It's grown commonplace to wax philosophic about the everchanging landscape in the music industry and try to gauge the effects of the downturn of the economy, the disinclination of music fans to pay for the music they enjoy so dearly and how this will affect Kanye West. Most likely, February of 2009 will be remembered for the clusterfucks surrounding the sale of tickets to the Phish reunion shows and Bruce Springsteen's summer tour. Live Nation's inability to handle the influx of traffic to their site angered hundreds of thousands and Ticketmaster's complicity in referring ticket buyers to their online don't-call-it-scalping site attracted the attention of the New Jersey Attorney General.
The whole Live Nation debacle was almost immediately followed by the announcement that the former Clear Channel entity will merge with Ticketmaster into a gigantic potential anti-trust violation. Pearl Jam fans will be quick to point out that this isn't the first time Congress has been asked to look into the monopoly issue with Ticketmaster and this time they seem to be taking the matter a bit more seriously than in the mid-Nineties. It's going to take many months before the merger and its debatable whether it will benefit, harm or have no effect on the ticket buying public. With disposable income becoming a scarce commodity, this is an issue that will surely garner a lot of attention.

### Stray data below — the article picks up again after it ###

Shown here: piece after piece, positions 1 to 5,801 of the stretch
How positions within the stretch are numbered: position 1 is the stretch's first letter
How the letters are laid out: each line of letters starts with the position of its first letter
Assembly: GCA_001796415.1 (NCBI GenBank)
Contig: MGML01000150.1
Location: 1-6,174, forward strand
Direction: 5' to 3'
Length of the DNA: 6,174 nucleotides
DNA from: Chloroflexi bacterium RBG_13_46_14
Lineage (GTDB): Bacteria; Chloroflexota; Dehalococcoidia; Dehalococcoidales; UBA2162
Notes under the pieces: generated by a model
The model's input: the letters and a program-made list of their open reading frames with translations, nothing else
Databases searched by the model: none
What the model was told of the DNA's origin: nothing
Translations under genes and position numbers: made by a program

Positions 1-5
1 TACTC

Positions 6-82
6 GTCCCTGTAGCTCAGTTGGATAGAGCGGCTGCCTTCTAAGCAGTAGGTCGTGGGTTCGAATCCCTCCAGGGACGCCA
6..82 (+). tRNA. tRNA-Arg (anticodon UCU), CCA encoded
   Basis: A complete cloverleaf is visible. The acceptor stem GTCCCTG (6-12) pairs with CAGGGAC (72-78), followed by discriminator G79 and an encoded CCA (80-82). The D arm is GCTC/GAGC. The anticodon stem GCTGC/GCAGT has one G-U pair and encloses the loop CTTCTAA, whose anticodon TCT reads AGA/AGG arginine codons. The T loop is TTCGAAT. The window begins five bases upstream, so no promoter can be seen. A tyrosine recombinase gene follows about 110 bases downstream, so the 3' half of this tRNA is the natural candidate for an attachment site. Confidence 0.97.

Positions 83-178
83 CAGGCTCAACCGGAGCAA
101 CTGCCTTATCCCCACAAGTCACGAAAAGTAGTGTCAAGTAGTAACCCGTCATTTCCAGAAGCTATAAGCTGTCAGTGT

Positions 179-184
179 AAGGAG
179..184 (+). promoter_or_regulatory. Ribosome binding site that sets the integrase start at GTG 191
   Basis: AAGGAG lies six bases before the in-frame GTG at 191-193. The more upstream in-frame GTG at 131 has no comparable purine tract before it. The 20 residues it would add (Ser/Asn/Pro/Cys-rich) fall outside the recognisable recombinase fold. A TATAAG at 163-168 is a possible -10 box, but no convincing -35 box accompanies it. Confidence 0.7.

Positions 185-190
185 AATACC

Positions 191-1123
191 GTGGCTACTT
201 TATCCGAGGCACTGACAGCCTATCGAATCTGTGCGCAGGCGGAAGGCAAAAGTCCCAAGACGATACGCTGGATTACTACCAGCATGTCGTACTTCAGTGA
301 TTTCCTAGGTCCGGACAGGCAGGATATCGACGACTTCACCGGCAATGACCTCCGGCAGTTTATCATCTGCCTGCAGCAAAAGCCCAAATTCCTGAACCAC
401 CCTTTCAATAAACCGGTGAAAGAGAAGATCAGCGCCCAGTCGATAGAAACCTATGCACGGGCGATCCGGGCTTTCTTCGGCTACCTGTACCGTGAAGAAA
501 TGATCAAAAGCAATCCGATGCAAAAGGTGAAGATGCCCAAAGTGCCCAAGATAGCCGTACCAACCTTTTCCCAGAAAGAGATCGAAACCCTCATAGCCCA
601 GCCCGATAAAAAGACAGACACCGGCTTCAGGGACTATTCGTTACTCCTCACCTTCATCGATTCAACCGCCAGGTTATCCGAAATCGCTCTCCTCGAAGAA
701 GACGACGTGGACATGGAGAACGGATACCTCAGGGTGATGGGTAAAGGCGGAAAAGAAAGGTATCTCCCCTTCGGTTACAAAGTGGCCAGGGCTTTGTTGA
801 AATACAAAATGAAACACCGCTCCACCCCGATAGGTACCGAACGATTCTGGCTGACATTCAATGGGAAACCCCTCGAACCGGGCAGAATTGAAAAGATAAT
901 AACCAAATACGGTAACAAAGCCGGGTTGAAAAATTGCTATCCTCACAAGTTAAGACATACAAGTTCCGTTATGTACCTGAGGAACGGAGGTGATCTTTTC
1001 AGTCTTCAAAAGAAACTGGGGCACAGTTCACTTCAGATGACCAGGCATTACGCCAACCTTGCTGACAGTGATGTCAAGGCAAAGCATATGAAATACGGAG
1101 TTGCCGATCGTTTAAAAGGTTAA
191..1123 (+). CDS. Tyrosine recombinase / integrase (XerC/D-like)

Getting less attention is the first Eminem lawsuit in years that doesn't involve his wife. Slim Shady's dispute with his label, Universal Music Group, over the royalties owed from digital sales, most significantly iTunes. If the Live Nation/Ticketmaster merger has peaked the interest of music fans, the Eminem/Universal suit has musician's held rapt. The issue that will go the jury concerns whether the record label's deals with online services constitute a distribution agreement or a licensing agreement. If the agreement is considered a distribution deal, as the Universal contends, nothing changes; if considered a licensing deal, Eminem is entitled to substantial additional royalties, potentially a 50/50 split. If Eminem wins, we may be looking at a whole new world.
The Eminem case looms larger in light of the fact that record stores seem to be closing on a daily basis. On the heels of Virgin's closing of their megastore in Times Square, they have announced that they will be locking the doors of their Union Square store in New York City as well as their superstore in San Francisco. Unless you are looking for the new U2 or Springsteen album, the digital marketplace may soon be your only source for acquiring your music.